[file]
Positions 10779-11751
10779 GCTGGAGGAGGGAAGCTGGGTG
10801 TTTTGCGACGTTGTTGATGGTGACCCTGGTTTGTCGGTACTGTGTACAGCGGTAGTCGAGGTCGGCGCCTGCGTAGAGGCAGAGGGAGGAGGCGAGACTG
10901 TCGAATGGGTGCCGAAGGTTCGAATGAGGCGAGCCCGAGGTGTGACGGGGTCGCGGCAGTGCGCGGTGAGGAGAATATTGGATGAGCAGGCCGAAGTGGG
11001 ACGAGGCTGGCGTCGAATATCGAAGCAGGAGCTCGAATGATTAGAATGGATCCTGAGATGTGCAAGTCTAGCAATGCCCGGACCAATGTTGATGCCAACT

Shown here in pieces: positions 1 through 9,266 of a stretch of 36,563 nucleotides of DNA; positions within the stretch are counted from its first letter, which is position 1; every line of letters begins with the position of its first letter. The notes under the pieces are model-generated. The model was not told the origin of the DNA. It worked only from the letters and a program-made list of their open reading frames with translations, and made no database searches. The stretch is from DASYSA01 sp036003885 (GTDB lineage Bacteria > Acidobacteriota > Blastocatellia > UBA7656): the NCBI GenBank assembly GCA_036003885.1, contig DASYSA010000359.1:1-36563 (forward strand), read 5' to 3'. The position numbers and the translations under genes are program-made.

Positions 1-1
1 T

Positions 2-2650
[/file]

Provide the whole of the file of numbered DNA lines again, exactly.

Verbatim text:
Positions 10779-11751
10779 GCTGGAGGAGGGAAGCTGGGTG
10801 TTTTGCGACGTTGTTGATGGTGACCCTGGTTTGTCGGTACTGTGTACAGCGGTAGTCGAGGTCGGCGCCTGCGTAGAGGCAGAGGGAGGAGGCGAGACTG
10901 TCGAATGGGTGCCGAAGGTTCGAATGAGGCGAGCCCGAGGTGTGACGGGGTCGCGGCAGTGCGCGGTGAGGAGAATATTGGATGAGCAGGCCGAAGTGGG
11001 ACGAGGCTGGCGTCGAATATCGAAGCAGGAGCTCGAATGATTAGAATGGATCCTGAGATGTGCAAGTCTAGCAATGCCCGGACCAATGTTGATGCCAACT

Shown here in pieces: positions 1 through 9,266 of a stretch of 36,563 nucleotides of DNA; positions within the stretch are counted from its first letter, which is position 1; every line of letters begins with the position of its first letter. The notes under the pieces are model-generated. The model was not told the origin of the DNA. It worked only from the letters and a program-made list of their open reading frames with translations, and made no database searches. The stretch is from DASYSA01 sp036003885 (GTDB lineage Bacteria > Acidobacteriota > Blastocatellia > UBA7656): the NCBI GenBank assembly GCA_036003885.1, contig DASYSA010000359.1:1-36563 (forward strand), read 5' to 3'. The position numbers and the translations under genes are program-made.

Positions 1-1
1 T

Positions 2-2650